It’s been over three years since Peckham rapper Giggs, otherwise known as Hollowman – or Nathan Thompson, if you are being really formal – released his critically-acclaimed second album, Let Em Ave It. The record consolidated his status as one of the brightest prospects on the UK rap scene, but as has always been the way during his career, Giggs’ canny knack of getting in trouble with the authorities – whether warranted or not – has halted his transition into the mainstream.
Just last year Giggs’ was acquitted of charges for possessing a gun, which was discovered by police in a car he was a passenger in during a search in February. Despite having no knowledge of the weapon, his previous record – which included a two-year prison sentence in 2003 for possession of a firearm – undoubtedly counted against him, but he was found not guilty when the case went to trial.
His reputation has continued to affect the promotion of his third album, too, with his scheduled gig at London’s Under The Bridge venue in October cancelled on the request of the authorities. However, rather than get frustrated at the barriers constantly being erected in his path, Giggs has done what he does best, and channeled his experiences into new album, When Will It Stop, which sees him take a philosophical outlook on his brushes with the law.
“Possession with intent, I got tried for that/ to get my life back, I had to go to trial for that/ I had to wait a little while for that/ I was house block four where them lifers at,” he raps on Coming For Me, with his unmistakably deep vocal. The track is classic Giggs, going in hard and putting into words his paranoia about the authorities. Yet, while When Will It Stop doesn’t hold back, he is also far more reflective than ever before.
Lead single, the Mark Ronson-produced (Is It Gangsta?) Yes Yes Yes, follows on from Look What The Cat Dragged In on Let Em Ave It, with Giggs demonstrating just how catchy he can be when he loosens up. “Chillin’ on Bond Street, I think I gone west now/ got a not guilty, I’m feeling so blessed now,” he raps, capturing his newfound perspective on life, while also delivering some biting lyricism.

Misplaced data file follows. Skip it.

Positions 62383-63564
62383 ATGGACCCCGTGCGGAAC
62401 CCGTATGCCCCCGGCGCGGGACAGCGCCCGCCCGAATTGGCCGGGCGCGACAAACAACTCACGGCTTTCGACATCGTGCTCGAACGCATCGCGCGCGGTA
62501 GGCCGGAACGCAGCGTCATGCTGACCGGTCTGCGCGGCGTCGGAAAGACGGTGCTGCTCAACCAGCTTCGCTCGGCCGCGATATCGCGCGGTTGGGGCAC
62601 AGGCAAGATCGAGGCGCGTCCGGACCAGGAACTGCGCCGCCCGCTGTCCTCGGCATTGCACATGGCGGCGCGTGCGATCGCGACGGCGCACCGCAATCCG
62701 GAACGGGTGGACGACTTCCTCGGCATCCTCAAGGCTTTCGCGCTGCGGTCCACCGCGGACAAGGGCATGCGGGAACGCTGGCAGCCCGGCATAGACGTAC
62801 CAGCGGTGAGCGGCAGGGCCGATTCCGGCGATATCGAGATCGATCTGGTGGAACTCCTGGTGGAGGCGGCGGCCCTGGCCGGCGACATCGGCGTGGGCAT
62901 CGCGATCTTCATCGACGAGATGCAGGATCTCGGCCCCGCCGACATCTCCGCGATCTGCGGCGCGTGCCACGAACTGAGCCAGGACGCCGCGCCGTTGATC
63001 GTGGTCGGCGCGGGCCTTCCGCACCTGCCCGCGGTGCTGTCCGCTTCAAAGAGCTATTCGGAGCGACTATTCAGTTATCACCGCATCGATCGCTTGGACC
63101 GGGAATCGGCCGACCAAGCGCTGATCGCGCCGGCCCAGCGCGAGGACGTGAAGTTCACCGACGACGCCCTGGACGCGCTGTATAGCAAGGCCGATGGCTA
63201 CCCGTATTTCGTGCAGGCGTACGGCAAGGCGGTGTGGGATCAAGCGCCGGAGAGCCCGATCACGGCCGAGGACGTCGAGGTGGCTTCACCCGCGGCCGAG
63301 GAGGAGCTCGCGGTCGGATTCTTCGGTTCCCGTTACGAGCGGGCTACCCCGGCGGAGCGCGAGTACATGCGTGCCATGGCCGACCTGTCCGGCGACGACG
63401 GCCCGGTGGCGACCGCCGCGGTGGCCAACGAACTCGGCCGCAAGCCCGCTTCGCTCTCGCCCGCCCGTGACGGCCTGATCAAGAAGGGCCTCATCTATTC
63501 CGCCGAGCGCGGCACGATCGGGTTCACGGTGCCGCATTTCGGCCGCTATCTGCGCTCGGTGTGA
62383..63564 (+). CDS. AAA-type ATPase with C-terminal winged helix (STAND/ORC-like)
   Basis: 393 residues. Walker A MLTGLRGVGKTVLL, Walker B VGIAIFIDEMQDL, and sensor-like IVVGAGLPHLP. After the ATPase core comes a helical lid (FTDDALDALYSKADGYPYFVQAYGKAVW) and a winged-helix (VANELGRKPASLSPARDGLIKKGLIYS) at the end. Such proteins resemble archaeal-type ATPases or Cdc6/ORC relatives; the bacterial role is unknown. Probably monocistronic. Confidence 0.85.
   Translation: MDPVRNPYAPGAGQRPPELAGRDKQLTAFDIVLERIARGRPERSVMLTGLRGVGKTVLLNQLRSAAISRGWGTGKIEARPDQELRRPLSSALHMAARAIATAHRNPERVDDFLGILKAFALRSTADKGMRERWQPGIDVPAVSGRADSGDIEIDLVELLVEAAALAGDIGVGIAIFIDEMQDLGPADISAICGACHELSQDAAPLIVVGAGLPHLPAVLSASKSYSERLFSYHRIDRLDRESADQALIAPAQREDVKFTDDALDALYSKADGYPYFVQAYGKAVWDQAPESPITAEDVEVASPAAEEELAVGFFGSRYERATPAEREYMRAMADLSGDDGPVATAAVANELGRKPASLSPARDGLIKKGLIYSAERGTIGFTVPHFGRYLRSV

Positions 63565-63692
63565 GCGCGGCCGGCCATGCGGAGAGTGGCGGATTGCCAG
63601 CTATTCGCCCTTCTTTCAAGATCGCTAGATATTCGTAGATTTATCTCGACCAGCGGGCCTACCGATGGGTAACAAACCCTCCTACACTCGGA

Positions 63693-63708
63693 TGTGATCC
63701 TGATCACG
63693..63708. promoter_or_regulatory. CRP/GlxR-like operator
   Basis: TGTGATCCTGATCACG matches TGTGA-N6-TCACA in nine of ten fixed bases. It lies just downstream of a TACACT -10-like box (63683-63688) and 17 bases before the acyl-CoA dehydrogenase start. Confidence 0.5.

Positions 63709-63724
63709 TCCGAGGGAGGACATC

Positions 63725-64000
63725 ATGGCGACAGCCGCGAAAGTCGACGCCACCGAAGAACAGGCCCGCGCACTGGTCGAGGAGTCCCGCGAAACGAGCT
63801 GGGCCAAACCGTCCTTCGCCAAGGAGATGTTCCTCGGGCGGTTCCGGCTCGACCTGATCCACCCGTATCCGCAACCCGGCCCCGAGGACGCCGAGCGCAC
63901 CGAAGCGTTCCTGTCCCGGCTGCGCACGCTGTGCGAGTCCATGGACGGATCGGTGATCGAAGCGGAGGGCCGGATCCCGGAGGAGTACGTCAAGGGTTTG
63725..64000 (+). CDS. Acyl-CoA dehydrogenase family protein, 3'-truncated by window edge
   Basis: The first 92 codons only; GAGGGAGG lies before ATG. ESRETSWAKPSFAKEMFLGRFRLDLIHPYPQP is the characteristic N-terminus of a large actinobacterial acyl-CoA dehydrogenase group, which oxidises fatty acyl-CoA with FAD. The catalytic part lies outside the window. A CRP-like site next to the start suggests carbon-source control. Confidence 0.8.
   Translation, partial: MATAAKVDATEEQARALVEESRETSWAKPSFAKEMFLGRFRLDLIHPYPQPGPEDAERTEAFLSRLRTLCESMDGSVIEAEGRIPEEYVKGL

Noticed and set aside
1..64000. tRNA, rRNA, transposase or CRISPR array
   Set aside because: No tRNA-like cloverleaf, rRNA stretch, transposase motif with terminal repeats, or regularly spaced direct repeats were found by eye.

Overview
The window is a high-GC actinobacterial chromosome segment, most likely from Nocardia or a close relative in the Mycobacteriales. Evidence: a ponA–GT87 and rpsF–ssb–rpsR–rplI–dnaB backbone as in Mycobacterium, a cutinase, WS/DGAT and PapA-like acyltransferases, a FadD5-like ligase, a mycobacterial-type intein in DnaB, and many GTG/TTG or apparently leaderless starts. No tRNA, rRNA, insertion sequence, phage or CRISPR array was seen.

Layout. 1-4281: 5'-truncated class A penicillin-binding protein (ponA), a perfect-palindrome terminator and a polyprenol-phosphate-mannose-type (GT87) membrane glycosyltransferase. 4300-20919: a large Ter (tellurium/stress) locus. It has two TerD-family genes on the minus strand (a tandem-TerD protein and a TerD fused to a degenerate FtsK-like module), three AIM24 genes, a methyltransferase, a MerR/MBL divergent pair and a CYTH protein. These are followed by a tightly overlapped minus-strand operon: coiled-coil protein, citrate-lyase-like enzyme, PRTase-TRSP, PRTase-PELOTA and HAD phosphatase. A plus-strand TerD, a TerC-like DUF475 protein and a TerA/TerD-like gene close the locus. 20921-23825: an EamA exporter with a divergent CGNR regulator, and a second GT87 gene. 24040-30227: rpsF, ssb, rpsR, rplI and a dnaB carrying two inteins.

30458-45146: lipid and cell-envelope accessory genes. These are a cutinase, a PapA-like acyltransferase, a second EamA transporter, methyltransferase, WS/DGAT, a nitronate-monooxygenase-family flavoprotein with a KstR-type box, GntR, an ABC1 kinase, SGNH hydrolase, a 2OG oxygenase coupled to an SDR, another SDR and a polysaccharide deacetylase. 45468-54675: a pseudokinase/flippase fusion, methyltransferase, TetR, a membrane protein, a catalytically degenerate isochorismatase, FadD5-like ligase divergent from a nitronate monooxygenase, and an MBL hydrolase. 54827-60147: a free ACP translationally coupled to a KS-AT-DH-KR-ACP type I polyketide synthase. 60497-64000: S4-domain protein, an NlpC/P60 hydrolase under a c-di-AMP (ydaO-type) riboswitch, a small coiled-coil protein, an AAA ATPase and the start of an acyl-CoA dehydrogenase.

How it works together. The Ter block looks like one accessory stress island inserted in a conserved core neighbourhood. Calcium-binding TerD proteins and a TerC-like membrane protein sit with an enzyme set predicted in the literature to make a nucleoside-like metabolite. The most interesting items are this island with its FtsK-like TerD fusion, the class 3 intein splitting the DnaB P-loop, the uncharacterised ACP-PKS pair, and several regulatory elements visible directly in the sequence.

It’s followed by the equally melodic Breathe, where Giggs changes up his flow once more – favouring a more relaxed, melancholic style – while the progression from his previous mixtapes becomes even more noticeable on Play It Loud. The track features a surprise cameo from Ed Sheeran, but while it is clearly aimed at a more mainstream audience, it is done so in a way that doesn’t compromise Giggs’ gritty subject matter.
Elsewhere, other highlights include What It Gets Like, with its stuttering beat and seamless verse from American rapper Styles P, and the abrasive Eaaaaazy, which sees him return to the more destructive formula that he made his name with. That said, the album is not without fault, with What Niggas Want and Best Pussy both missing the mark, but even the weaker moments are remarkably consistent – something unable to be said about his earlier work.
Giggs may have gone through a number of trials and tribulations – both literally and figuratively – during the time that has elapsed since his second album, but it seems to have done him and his music wonders. The ability has always been there, it was just a question of him being able to find a balance between his aggressive wordplay and a more accessible style. When Will It Stop succeeds in doing just that, and the result is a record that should see him placed among the UK’s rap elite.